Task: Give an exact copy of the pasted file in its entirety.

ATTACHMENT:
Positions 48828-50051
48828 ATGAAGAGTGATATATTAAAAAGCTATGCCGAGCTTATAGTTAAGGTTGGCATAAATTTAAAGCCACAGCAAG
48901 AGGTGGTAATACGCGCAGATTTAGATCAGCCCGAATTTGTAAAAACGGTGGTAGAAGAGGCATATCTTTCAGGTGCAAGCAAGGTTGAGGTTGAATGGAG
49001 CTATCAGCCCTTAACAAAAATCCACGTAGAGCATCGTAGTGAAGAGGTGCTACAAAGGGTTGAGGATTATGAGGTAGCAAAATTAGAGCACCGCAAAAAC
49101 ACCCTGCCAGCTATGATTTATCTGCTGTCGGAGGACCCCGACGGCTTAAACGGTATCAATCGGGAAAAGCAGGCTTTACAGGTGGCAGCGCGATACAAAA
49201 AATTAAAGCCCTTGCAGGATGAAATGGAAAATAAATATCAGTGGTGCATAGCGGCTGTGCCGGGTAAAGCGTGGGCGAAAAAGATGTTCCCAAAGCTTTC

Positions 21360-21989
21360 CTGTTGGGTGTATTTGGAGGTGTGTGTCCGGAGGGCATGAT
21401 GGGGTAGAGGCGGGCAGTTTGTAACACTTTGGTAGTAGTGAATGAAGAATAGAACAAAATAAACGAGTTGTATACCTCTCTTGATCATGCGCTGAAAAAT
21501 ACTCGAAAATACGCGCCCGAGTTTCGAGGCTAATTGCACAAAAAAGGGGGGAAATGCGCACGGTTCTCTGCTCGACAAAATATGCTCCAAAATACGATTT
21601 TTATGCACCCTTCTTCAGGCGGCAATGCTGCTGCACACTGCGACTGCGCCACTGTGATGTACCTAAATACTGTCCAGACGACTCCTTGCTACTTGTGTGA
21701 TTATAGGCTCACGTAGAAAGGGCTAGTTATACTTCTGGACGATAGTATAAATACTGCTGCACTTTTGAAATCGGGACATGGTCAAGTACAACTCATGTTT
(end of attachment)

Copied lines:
Positions 48828-50051
48828 ATGAAGAGTGATATATTAAAAAGCTATGCCGAGCTTATAGTTAAGGTTGGCATAAATTTAAAGCCACAGCAAG
48901 AGGTGGTAATACGCGCAGATTTAGATCAGCCCGAATTTGTAAAAACGGTGGTAGAAGAGGCATATCTTTCAGGTGCAAGCAAGGTTGAGGTTGAATGGAG
49001 CTATCAGCCCTTAACAAAAATCCACGTAGAGCATCGTAGTGAAGAGGTGCTACAAAGGGTTGAGGATTATGAGGTAGCAAAATTAGAGCACCGCAAAAAC
49101 ACCCTGCCAGCTATGATTTATCTGCTGTCGGAGGACCCCGACGGCTTAAACGGTATCAATCGGGAAAAGCAGGCTTTACAGGTGGCAGCGCGATACAAAA
49201 AATTAAAGCCCTTGCAGGATGAAATGGAAAATAAATATCAGTGGTGCATAGCGGCTGTGCCGGGTAAAGCGTGGGCGAAAAAGATGTTCCCAAAGCTTTC

Positions 21360-21989
21360 CTGTTGGGTGTATTTGGAGGTGTGTGTCCGGAGGGCATGAT
21401 GGGGTAGAGGCGGGCAGTTTGTAACACTTTGGTAGTAGTGAATGAAGAATAGAACAAAATAAACGAGTTGTATACCTCTCTTGATCATGCGCTGAAAAAT
21501 ACTCGAAAATACGCGCCCGAGTTTCGAGGCTAATTGCACAAAAAAGGGGGGAAATGCGCACGGTTCTCTGCTCGACAAAATATGCTCCAAAATACGATTT
21601 TTATGCACCCTTCTTCAGGCGGCAATGCTGCTGCACACTGCGACTGCGCCACTGTGATGTACCTAAATACTGTCCAGACGACTCCTTGCTACTTGTGTGA
21701 TTATAGGCTCACGTAGAAAGGGCTAGTTATACTTCTGGACGATAGTATAAATACTGCTGCACTTTTGAAATCGGGACATGGTCAAGTACAACTCATGTTT